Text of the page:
China and Europe from Confucius and Aristotle to Now: Old Histories, New Challenges

China and Europe from Confucius and Aristotle to Now: Old Histories, New Challenges

Stephen Green (Asia House, London, UK)
DOI: 10.4018/978-1-5225-1955-3.ch001
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Abstract

Confucius and Aristotle have provided much of the bedrock of Chinese and European thought respectively about how individuals relate to others and to the natural order. They have in common a this-worldly focus and some strikingly similar elements in their understanding of what makes for the good life. China's Confucian ethos has contributed to a strong sense of the Chinese identity: but it found it difficult to come to terms with the pressures of social modernisation. Europe by contrast has had a theologically based culture, into which Aristotle was integrated, but which fragmented under the impact of reformation and renaissance. In the twenty first century, a modernised Europe and a rapidly modernising China face a shared dilemma: the need for an understanding of the good life which does not reduce it to materialist self-centredness. Both have seen renewed use of Aristotelian and Confucian themes in response. Time will tell, however, whether this response is sufficient.
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The Good Life In Confucius And Aristotle

Confucius was active at a time of intellectual ferment in China – the so-called Warring States period which preceded the first successful unification of China by the Qin emperor in 221BCE. What Chinese historians subsequently called ‘a hundred schools of thought’ blossomed in this era of turmoil. Much of it succumbed to the Qin government’s totalitarian clampdown on philosophical and religious diversity, which saw what was perhaps the world’s first experience of thought control through book burning. Indeed, had the Qin empire successfully become a dynasty – which it did not, collapsing almost immediately after the death of its founder – Confucian ideas might have been not just banned but forgotten. Instead, the new empire of the Han dynasty – which was to last for four hundred years, and which was roughly contemporary with the Roman Empire in its heyday – solidified the Chinese identity (something the Roman Empire did not achieve for Europe). A revived Confucianism played an essential role in this. Its texts were rewritten and republished, and through much of China’s subsequent history those texts were to become the bedrock of a bureaucratic system which made China the most sophisticated society in the world.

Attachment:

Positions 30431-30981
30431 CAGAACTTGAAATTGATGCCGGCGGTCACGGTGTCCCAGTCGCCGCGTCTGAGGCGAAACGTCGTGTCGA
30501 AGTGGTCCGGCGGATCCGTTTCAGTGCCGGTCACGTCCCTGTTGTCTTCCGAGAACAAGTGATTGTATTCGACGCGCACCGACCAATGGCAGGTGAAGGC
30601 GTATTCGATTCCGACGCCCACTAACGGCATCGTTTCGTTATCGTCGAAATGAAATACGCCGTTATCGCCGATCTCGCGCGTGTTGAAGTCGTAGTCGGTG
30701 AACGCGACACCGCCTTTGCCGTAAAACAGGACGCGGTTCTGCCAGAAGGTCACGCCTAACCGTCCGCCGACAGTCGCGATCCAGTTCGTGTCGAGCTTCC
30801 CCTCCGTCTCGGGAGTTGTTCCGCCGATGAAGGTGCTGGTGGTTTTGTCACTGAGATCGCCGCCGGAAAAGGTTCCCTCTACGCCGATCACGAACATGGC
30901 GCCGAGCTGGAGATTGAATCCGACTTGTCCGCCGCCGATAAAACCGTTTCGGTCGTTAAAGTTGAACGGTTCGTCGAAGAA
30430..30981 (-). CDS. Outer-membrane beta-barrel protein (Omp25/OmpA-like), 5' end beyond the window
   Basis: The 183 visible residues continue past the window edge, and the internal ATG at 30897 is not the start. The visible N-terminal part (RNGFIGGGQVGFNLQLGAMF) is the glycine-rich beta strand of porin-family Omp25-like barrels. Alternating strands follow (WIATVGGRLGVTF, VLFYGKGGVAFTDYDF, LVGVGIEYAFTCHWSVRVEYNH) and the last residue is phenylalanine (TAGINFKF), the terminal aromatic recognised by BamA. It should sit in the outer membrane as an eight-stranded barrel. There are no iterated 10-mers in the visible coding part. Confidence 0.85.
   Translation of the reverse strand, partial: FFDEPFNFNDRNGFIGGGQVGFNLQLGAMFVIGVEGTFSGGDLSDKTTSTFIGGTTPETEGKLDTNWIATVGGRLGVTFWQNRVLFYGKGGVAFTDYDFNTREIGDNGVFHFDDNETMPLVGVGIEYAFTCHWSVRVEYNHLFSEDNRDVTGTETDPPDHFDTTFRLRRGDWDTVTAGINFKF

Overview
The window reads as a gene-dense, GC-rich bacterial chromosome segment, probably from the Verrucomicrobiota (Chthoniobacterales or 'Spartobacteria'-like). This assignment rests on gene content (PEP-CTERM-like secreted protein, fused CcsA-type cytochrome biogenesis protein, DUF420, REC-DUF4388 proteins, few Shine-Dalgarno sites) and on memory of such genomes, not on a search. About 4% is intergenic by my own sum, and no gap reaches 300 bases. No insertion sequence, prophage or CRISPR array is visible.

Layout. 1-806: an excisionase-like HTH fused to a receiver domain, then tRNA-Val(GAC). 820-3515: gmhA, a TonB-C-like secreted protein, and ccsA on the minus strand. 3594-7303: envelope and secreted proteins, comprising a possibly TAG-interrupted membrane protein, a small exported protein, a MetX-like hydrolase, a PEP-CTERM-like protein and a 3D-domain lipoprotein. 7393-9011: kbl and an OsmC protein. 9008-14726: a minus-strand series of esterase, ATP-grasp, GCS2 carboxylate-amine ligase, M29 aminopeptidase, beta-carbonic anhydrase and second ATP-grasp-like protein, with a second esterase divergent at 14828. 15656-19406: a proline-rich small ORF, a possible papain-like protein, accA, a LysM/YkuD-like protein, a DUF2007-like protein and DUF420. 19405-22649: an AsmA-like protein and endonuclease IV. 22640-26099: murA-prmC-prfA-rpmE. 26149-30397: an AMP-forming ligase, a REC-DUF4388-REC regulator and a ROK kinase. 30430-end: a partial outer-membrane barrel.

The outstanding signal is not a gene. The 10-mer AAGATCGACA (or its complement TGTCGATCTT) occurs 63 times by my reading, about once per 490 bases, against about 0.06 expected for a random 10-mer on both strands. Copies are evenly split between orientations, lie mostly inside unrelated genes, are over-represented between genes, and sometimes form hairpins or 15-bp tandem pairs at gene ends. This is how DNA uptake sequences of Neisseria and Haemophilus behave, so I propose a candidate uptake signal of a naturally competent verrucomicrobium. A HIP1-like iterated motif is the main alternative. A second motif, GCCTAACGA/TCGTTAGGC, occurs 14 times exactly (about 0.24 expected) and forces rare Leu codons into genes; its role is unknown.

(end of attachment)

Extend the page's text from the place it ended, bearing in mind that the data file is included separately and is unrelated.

The Qin ideology of governance had been based on rule by law (not to be confused with the rule of law, as required for any meaningful governmental accountability). Nothing could be more alien to the spirit of Confucius than this. Confucian thought was well aware of the risks of social disorder. But instead of seeking stability through social repression, it saw the ruler who is given the Mandate of Heaven as having the responsibility to rule justly and benevolently, at the apex of a social order which depended on ancestor veneration and filial piety within the family, and on clearly defined relationships and responsibilities in society.

Confucian ethics are based on three concepts which are interlocking and which apply to every level of society from the emperor downwards: li – which embraces the rituals of veneration for relevant divinities and, crucially, for ancestors, as well as the requirements of social behaviour (either to build or to support the functioning of the ideal society); yi – which can be roughly understood as the principle of reciprocity as the basis for the moral life; and ren – which is typically translated as ‘benevolence’ and encompasses the virtues (such as seriousness, generosity, fidelity and empathy) which Confucianism sees as underlying the good life.1

Aristotle’s ethics are similarly practical rather than theoretical. Eudaimonia – the human wellbeing which is the highest good that the rational soul can aspire to – is achieved through virtuous action. It will also depend in part on circumstance – family, status (free or slave), friendships. And his doctrine of the mean cannot help remind us of Confucius’ emphasis on ren. Balance and harmony in pursuit of individual happiness and of the ideal society (even if he defines that differently from Confucius) are as much his themes as they are those of Confucius. Aristotle rejects Platonic essentialism and makes no attempt to argue his ethics from first principles. Rather, he argues as if the well educated and thoughtful person would naturally recognise the truth in what he says – which is more or less what Confucius does.2

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